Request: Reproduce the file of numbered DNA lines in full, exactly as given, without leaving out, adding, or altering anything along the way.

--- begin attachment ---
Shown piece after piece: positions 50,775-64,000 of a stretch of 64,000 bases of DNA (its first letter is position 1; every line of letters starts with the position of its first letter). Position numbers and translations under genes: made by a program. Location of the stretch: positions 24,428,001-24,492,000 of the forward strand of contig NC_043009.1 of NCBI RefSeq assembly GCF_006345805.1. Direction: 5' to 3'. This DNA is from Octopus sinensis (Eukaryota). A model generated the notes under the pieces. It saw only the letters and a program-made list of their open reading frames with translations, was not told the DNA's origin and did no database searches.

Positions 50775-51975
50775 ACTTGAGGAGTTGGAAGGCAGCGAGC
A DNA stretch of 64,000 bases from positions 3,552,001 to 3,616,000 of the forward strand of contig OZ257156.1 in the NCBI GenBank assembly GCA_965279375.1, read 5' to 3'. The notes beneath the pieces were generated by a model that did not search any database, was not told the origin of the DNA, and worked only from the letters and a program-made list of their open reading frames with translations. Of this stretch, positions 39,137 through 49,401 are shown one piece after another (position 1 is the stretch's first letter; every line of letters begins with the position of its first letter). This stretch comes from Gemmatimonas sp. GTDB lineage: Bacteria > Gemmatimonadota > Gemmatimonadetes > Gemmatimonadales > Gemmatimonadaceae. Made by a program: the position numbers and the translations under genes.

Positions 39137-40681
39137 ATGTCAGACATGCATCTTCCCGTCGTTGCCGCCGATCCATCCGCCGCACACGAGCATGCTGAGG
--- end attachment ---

Shown piece after piece: positions 50,775-64,000 of a stretch of 64,000 bases of DNA (its first letter is position 1; every line of letters starts with the position of its first letter). Position numbers and translations under genes: made by a program. Location of the stretch: positions 24,428,001-24,492,000 of the forward strand of contig NC_043009.1 of NCBI RefSeq assembly GCF_006345805.1. Direction: 5' to 3'. This DNA is from Octopus sinensis (Eukaryota). A model generated the notes under the pieces. It saw only the letters and a program-made list of their open reading frames with translations, was not told the DNA's origin and did no database searches.

Positions 50775-51975
50775 ACTTGAGGAGTTGGAAGGCAGCGAGC
A DNA stretch of 64,000 bases from positions 3,552,001 to 3,616,000 of the forward strand of contig OZ257156.1 in the NCBI GenBank assembly GCA_965279375.1, read 5' to 3'. The notes beneath the pieces were generated by a model that did not search any database, was not told the origin of the DNA, and worked only from the letters and a program-made list of their open reading frames with translations. Of this stretch, positions 39,137 through 49,401 are shown one piece after another (position 1 is the stretch's first letter; every line of letters begins with the position of its first letter). This stretch comes from Gemmatimonas sp. GTDB lineage: Bacteria > Gemmatimonadota > Gemmatimonadetes > Gemmatimonadales > Gemmatimonadaceae. Made by a program: the position numbers and the translations under genes.

Positions 39137-40681
39137 ATGTCAGACATGCATCTTCCCGTCGTTGCCGCCGATCCATCCGCCGCACACGAGCATGCTGAGG